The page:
Wednesday, June 25, 2008

Bench #3 - Leg vise rollers

My prototype rollers weren't the greatest. So as I was leafing through my Grainger and Reid Supply catalogs to get some ideas for better rollers, my older and much wiser brother suggested I use some skateboard wheels. So I headed down to the local skate shop. I told the owner about my vise plan over his billiard cue lathe (he had some cue stick blanks on the counter in some of the nicest bird's-eye maple I've ever seen) then he ducked into the basement and came back with a box of mismatched skateboard parts from probably two decades ago. He tossed me three large urethane wheels and a bag of 4 ball bearings, plus a couple shaft bolts. I wasn't sure if I could use the wheels or not. And he wasn't too confident that the urethane could be turned or sawed. He said the wheels were mine if I wanted them for nothing, plus $5 for the bearings. So I took the parts home and pondered my options. I figured for $5, it was worth a try.

I made a quick fixture for holding the wheel so I could get rid of some of the excess material on the bandsaw. The wheels have a recess for a bearing on each side, so I decided to cut away material right up to the edge of the recess, leaving the final width at 1". I was a bit nervous about cutting the urethane. It's a rubbery-like material, and I wasn't sure if the blade might grab the wheel and fling it across the shop like a retro projectile. So I opted to stand behind the saw and pull the fixture into the blade in case something went awry. The urethane actually cut nicely, making mostly dust, and only a few rubbery clumps now and then. I didn't get any grabbing or galling of the material.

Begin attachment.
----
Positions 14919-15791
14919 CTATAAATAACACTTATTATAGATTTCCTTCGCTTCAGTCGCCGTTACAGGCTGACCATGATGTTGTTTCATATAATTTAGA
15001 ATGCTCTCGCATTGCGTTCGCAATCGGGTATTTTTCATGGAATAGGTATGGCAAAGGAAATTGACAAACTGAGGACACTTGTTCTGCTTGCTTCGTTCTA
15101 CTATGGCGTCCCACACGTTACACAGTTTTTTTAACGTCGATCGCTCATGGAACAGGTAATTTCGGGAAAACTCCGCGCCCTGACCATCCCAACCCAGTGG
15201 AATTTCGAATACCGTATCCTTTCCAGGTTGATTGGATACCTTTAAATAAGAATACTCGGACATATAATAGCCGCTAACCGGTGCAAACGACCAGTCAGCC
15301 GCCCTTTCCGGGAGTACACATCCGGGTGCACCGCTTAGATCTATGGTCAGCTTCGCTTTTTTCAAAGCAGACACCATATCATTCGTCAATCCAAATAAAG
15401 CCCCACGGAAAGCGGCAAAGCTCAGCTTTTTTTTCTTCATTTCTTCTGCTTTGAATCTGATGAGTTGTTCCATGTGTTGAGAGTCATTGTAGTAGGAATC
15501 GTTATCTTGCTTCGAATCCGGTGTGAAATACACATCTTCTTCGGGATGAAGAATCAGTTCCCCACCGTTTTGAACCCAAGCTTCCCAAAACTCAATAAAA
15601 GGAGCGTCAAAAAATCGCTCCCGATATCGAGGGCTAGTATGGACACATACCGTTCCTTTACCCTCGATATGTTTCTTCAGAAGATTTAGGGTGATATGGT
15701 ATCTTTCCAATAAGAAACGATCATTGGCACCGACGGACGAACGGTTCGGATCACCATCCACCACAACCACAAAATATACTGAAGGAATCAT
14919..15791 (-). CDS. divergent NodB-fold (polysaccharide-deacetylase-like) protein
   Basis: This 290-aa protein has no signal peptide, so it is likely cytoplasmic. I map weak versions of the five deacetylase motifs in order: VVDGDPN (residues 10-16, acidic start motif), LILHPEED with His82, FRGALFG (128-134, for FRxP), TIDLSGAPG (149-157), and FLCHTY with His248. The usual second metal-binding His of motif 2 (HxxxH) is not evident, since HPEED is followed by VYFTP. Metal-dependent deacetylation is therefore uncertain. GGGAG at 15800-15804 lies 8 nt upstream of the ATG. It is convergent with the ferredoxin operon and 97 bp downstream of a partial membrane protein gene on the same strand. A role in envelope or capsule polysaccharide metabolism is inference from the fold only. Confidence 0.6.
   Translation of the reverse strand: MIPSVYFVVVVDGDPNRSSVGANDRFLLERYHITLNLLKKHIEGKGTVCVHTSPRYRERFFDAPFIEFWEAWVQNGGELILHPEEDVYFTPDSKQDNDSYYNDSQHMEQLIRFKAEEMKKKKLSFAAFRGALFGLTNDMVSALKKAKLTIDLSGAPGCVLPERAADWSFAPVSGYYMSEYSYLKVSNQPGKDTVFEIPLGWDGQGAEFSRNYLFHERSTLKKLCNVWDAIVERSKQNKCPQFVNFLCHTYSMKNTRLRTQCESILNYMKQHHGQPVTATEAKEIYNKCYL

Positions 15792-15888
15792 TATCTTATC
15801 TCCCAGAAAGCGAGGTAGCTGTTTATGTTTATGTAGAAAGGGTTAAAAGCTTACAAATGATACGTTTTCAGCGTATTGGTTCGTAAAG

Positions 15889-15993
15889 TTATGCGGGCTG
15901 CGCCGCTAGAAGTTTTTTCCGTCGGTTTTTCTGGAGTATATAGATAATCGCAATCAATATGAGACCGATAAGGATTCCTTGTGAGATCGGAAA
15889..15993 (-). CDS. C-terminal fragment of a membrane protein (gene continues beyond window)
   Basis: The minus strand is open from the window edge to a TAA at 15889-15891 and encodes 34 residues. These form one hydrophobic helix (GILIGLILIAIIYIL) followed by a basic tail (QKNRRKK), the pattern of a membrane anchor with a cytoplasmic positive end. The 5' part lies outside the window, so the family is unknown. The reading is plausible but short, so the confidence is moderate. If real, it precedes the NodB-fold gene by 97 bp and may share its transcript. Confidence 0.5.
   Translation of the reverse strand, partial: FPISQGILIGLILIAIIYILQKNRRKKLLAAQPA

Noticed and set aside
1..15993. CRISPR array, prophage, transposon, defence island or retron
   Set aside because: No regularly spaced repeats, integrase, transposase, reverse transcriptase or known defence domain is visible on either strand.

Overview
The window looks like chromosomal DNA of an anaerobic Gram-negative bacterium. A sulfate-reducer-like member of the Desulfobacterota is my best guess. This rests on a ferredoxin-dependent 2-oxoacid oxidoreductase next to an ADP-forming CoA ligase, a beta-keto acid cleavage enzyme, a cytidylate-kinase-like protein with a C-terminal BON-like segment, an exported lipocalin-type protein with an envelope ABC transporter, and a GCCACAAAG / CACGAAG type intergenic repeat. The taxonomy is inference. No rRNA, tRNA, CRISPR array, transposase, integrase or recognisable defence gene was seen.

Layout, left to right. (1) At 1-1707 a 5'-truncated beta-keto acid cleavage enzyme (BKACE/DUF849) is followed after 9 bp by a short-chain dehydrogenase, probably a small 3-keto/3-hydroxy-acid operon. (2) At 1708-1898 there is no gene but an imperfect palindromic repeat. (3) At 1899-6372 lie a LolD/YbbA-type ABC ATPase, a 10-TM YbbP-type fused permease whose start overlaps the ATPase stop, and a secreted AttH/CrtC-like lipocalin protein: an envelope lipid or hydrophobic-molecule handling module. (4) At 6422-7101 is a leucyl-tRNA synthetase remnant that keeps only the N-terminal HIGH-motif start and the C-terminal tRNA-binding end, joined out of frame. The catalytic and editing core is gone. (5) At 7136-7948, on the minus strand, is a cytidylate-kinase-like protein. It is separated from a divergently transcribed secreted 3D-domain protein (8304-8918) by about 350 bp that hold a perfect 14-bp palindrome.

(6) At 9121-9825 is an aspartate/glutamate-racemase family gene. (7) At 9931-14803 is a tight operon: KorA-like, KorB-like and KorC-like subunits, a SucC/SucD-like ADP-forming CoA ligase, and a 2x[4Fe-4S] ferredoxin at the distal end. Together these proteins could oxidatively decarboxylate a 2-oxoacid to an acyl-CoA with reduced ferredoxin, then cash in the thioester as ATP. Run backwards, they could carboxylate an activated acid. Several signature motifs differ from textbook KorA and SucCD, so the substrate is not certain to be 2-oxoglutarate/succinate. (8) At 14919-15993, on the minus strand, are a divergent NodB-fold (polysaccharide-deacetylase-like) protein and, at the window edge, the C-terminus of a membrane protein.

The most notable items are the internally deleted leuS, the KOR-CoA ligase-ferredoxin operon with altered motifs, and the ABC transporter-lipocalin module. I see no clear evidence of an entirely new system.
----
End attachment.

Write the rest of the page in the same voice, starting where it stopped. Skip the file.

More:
To cut the other side of the wheel to final width I decided it was safe enough to push it through from the front.

Now that I had the wheel at the final width it was time to turn down the diameter a little, to about 2-3/8". I mounted the wheel on a chuck and used a worn out tail center (the point was long gone, it's just a stubby taper) to hold it steady.

Surprisingly the urethane turned fairly easily. I was getting rubbery shavings, but the gouge was cutting nicely, and not catching. I used a square nose scraper (it worked!) to finish it off nice and flat. Gone was the high gloss of the original wheel, but this is fine for my purposes.

The ball bearings fit in nicely, and after I build a couple brackets to house the rollers, I think they should work well.

1 comment:

  1. Hi,
    I believe you have really got a wonderful design. Its nice to see new ideas. One question, what if there were no hols in the guide, would it put too much strain on the guide rollers and guide?


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